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Parallel Profile


Carl Kesselman

Project Leader, University of Southern California Information Sciences Institute; and Visiting Associate, Computer Science Department, California Institute of Technology

Carl Kesselman's research focuses on developing new methods, tools, and programming environments for large-scale, high performance computer systems. His research has resulted in new techniques for performance measurement and visualization of parallel programs, innovative new programming languages, such as Compositional C++, library structures for building reusable parallel program components, and new techniques for supporting multithreaded, dynamic parallel computations, such as Nexus.

Kesselman received his B.S. in electrical engineering and B.A. in computer science from the University of Buffalo (1982), his M.S. in electrical engineering at the University of Southern California (1984), and his Ph.D. in computer science from the University of California at Los Angeles (1991). He began his career in 1982 as a member of the technical staff in the Computer Science Laboratory of the Aerospace Corporation, in El Segundo, California, where he initiated an ongoing research program in high performance computing. While at Aerospace, Kesselman focused on parallel logic programming systems, developing tools for performance measurement and performance visualization of parallel logic programs.

In 1991, Kesselman joined the California Institute of Technology, first as a senior research fellow in computer science (1991 to 1993) and then as a member of the Beckman Institute (1993 to 1996). Kesselman remains on the faculty of Caltech as a visiting associate in computer science. As part of the CRPC, Kesselman, in collaboration with K. Mani Chandy, designed and implemented the Compositional C++ parallel programming language. This language is currently being used for research projects in parallel computation at a number of institutions all over the world. "The goal of CC++ is to allow the integration of many different parallel programming styles into a single program," says Kesselman. "Much of the focus in parallel programming language such as HPF has been to support loosely synchronous behavior and a basically homogeneous structure. CC++ was designed to support more general types of concurrency. Because of this flexibility, CC++ is an ideal language for building high- performance distributed computing or metacomputing applications, which are increasing in importance."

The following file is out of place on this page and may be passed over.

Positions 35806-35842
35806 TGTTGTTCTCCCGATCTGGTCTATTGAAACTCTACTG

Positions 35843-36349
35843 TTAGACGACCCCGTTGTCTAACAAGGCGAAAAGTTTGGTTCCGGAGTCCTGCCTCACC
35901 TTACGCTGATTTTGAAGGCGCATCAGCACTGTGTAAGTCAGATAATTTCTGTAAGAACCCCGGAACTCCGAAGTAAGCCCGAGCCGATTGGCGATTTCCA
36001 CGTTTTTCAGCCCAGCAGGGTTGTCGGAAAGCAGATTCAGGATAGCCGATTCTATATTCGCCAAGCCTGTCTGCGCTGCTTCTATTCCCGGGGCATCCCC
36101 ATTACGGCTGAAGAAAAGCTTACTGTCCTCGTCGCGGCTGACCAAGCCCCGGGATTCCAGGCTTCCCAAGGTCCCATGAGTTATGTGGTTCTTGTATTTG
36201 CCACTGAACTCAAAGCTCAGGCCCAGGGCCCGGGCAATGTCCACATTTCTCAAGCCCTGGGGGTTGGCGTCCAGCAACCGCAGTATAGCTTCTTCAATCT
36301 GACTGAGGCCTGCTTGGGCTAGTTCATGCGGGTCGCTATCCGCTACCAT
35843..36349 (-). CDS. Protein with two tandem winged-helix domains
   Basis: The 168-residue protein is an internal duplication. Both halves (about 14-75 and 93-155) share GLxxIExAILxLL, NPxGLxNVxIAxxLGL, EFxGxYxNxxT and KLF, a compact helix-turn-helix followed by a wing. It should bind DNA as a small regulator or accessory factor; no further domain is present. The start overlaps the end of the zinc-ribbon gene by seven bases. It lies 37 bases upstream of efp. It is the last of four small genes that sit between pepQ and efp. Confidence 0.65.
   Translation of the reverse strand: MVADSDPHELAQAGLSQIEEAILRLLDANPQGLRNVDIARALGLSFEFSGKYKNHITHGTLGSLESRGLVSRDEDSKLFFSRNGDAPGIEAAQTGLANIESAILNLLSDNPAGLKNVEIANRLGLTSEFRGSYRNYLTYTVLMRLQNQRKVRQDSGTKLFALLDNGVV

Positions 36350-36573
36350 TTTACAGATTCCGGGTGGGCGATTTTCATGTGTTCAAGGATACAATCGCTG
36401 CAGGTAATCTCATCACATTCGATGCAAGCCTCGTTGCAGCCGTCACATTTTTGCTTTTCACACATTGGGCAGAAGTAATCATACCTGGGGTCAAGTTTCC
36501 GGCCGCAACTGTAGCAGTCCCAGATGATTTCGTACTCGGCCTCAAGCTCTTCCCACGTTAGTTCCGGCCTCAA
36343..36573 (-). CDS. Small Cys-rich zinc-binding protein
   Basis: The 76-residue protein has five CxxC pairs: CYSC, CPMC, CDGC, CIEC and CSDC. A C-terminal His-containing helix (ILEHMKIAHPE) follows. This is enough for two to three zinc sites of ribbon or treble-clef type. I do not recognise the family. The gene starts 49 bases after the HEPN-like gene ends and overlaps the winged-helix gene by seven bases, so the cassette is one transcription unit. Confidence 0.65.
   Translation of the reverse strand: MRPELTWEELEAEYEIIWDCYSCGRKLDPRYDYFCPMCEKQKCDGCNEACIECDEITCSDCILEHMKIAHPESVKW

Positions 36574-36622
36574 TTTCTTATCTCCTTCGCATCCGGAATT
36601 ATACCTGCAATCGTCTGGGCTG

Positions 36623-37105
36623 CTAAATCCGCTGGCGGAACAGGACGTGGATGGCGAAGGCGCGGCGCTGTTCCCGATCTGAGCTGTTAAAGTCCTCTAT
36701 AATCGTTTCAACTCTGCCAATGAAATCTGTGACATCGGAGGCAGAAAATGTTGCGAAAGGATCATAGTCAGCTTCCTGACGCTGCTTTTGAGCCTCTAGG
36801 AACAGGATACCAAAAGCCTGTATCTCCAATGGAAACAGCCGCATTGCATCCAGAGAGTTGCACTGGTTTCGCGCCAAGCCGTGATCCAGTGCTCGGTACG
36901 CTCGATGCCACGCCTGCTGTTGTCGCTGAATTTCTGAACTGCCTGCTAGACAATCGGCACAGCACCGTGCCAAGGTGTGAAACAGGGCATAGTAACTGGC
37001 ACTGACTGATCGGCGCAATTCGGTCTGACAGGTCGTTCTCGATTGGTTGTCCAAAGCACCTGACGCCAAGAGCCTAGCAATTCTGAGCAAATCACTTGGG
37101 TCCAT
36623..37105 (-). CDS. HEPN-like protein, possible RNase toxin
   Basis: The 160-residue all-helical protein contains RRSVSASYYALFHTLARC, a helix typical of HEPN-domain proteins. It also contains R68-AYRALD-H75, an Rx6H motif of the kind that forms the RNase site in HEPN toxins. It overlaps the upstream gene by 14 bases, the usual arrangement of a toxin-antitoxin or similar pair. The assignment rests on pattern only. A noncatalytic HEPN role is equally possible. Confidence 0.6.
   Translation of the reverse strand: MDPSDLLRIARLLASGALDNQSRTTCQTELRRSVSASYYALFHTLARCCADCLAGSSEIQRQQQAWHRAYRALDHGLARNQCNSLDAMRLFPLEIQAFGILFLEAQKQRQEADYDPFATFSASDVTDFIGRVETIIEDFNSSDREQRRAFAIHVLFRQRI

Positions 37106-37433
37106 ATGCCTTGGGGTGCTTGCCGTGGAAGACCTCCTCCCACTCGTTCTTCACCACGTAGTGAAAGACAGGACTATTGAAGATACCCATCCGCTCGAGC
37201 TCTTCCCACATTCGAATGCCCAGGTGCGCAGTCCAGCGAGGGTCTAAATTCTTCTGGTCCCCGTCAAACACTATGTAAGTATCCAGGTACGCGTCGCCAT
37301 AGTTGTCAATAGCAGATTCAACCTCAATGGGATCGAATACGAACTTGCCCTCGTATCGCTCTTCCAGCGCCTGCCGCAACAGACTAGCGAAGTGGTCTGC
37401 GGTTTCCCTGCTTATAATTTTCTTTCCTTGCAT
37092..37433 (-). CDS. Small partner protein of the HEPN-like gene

In 1996, Kesselman joined the Information Sciences Institute of the University of Southern California (ISI) to lead a research group in high-performance parallel and distributed systems. Kesselman's current research focuses on understanding how to construct high-performance computations that couple high-performance computers with state-of-the- art high-speed networks.

As part of this research, Kessleman co-leads the Globus project, which is investigating core technologies for resource discovery, scheduling, configuration, security, data access, and execution in high performance networked environments (see "Research Focus," page 8). He also leads the Qualis project, which is investigating how to incorporate network quality of service requirements into parallel applications. "I believe networking is the future of high-performance computation," he says. "It enables computations to be viewed from a systems perspective in which specialized components, such as data-archives, massively parallel computers, visualization engines, and data sources can be integrated into a single computation environment. The problem lies in understanding the software abstractions and building the infrastructure that will allow you to achieve distribution without sacrificing too much performance."

Kesselman has also spent time as a visiting scientist at the Swedish Institute of Computer Science, the Mathematics and Computer Science Division at Argonne National Laboratory, and ICASE, at NASA Langley.

Kesselman has authored or co-authored more than 25 journal articles, book chapters, and papers. He is a member of the technical steering committee of the CRPC and has served on numerous technical program committees, including the International Workshop on Parallel C++ (1996), Frontiers of Parallel Computation (1994 and 1996), Supercomputing '94, and Supercomputing '97.

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